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Certification

UK: Domestic RHI Tariff Applies to Installations After 15 July 2009

Submitted by Baerbel Epp on August 5, 2013

In July 2013 the UK’s Department of Energy & Climate Change (DECC) confirmed the tariff rates for the long-awaited Renewable Heat Incentive (RHI). The Government’s press release at 12 July 2013 promises that the solar thermal tariff will be set at ‘at least 19.2 Pound Stirling pence (p)/kWh’. This compares with 7.3 p/kWh for air source heat pumps, 12.2 p/kWh for biomass boilers and 18.8 p/kWh for ground source heat pumps.

Costa Rica: Small Market but Prestigious Large-Scale Projects

Submitted by Baerbel Epp on July 23, 2013

Costa Rica’s local solar thermal industry has been getting organised: The Solar Energy Association of Costa Rica, Acesolar, was officially founded last year. In early 2013, all formal issues were resolved and Acesolar was able to start working. Currently, the association has around twenty members. In February, a committee began developing a national standard for solar thermal systems. Cheap vacuum tubes from China are currently very popular. The photo shows one of the recent prestigious large-scale solar projects, which was finished in April 2013. The installation at the MultiSpa consists of 64 glazed flat plate collectors covering the hot water demand and 320 m² of unglazed collectors to heat the Olympic-size pool.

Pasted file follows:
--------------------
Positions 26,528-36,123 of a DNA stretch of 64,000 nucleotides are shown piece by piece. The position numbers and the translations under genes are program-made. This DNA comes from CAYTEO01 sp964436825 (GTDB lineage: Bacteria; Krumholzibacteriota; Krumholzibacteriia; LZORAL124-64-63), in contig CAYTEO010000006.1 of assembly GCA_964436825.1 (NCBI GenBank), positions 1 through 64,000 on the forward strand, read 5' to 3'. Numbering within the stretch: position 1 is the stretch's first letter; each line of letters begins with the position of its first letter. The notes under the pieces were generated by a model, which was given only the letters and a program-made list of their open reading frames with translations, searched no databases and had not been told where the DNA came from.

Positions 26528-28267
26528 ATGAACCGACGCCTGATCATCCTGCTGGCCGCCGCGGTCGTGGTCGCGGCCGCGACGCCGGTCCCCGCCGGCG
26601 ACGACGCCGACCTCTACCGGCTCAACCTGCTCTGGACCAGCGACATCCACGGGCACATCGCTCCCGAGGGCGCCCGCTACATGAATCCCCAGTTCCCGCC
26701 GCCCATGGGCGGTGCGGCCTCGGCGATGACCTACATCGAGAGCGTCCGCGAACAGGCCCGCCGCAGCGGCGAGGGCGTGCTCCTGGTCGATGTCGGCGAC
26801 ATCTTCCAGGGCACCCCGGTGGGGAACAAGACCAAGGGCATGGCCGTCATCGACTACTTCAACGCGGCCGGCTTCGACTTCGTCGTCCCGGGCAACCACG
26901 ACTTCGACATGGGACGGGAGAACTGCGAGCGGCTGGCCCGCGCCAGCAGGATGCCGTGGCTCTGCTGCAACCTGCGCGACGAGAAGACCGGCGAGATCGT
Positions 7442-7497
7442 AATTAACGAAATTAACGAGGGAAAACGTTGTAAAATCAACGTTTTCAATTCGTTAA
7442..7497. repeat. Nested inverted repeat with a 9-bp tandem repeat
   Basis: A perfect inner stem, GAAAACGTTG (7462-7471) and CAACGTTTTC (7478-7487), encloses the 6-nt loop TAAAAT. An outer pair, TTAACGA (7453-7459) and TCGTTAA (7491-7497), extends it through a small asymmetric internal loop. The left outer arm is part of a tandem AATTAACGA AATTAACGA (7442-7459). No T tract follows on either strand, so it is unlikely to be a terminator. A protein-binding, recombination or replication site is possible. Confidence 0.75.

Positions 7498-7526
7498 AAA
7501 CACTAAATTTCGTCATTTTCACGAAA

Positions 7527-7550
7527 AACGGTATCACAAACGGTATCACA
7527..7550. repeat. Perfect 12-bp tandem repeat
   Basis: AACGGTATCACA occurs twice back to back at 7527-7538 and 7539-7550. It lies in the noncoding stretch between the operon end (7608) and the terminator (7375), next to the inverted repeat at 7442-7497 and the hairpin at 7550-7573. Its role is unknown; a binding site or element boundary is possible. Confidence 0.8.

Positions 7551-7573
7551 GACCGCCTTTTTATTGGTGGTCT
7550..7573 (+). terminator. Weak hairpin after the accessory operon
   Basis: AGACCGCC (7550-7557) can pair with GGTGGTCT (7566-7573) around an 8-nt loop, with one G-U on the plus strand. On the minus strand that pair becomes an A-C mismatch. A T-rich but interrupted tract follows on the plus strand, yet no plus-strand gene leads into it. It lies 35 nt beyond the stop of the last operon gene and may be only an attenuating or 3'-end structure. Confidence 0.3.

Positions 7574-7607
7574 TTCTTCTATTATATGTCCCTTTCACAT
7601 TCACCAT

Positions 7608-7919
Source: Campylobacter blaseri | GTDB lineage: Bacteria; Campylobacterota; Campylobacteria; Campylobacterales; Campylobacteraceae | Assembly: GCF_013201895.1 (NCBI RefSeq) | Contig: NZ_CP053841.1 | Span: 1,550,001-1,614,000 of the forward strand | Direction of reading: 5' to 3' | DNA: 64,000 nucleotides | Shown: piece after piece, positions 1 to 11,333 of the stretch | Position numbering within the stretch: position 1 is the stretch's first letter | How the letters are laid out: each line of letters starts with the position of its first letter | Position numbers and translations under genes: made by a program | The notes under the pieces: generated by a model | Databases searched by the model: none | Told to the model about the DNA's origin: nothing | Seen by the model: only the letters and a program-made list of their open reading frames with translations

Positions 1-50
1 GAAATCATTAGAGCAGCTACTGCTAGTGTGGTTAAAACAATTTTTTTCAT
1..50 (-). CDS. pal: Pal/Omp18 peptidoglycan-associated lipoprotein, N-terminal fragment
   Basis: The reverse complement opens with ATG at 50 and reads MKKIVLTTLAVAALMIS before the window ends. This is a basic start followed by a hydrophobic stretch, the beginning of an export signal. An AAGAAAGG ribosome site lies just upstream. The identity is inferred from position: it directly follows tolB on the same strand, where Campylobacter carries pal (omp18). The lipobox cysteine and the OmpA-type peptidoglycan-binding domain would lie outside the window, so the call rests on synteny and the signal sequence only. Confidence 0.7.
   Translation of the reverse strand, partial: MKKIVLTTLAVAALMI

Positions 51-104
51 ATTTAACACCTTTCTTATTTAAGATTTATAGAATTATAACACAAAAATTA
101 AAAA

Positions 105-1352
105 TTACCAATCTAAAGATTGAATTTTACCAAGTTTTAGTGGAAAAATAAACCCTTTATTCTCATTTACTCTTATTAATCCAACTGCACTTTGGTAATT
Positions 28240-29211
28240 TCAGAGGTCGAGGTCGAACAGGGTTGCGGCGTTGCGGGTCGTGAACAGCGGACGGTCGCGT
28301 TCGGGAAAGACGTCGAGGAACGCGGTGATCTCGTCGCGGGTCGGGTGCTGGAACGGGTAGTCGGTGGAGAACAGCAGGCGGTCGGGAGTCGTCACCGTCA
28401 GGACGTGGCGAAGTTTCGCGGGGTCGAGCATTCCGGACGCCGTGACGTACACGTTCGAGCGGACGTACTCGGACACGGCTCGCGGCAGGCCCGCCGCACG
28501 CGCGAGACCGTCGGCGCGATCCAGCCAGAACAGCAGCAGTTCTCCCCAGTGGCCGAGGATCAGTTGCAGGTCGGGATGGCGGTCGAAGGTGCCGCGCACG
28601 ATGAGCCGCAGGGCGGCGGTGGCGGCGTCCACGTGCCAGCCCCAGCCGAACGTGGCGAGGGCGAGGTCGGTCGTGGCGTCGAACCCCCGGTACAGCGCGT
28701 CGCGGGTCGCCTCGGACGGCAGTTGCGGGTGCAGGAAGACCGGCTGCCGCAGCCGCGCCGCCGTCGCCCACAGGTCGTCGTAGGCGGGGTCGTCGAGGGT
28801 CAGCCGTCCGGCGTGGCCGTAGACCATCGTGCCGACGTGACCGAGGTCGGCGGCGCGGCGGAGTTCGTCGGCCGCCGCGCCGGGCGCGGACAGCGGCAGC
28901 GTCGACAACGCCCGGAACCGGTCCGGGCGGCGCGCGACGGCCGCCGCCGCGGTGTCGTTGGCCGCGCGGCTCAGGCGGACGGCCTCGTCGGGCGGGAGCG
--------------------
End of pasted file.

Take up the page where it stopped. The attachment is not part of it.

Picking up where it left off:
Photo: Acesolar

Albania: New Energy Law Shows Country’s Strong Commitment to Solar Thermal

Submitted by Baerbel Epp on June 25, 2013

The new Albanian law on Renewable Energy Sources No. 138/2013 from 2 May 2013, which was published in the Official Gazette No. 83 on 20 May 2013, requires builders to adhere to a minimum share of solar thermal heat for certain building types. Furthermore, the so-called RES Law exempts solar thermal systems and components from custom tariffs and Value Added Tax (VAT) altogether. Starting from the day the law was enacted on 20 May 2013, the government has 6 to 12 months to create the bylaws which should state precisely how the new law will be implemented. The RES Law is the first Albanian law addressing SWH systems in particular (see the attached legal document in Albanian) and representing an important part of Albania’s renewable energy policy. It, however, remains unclear how the budget to refinance the tax exemptions is to be allocated and whether the building regulations will be as effective as expected.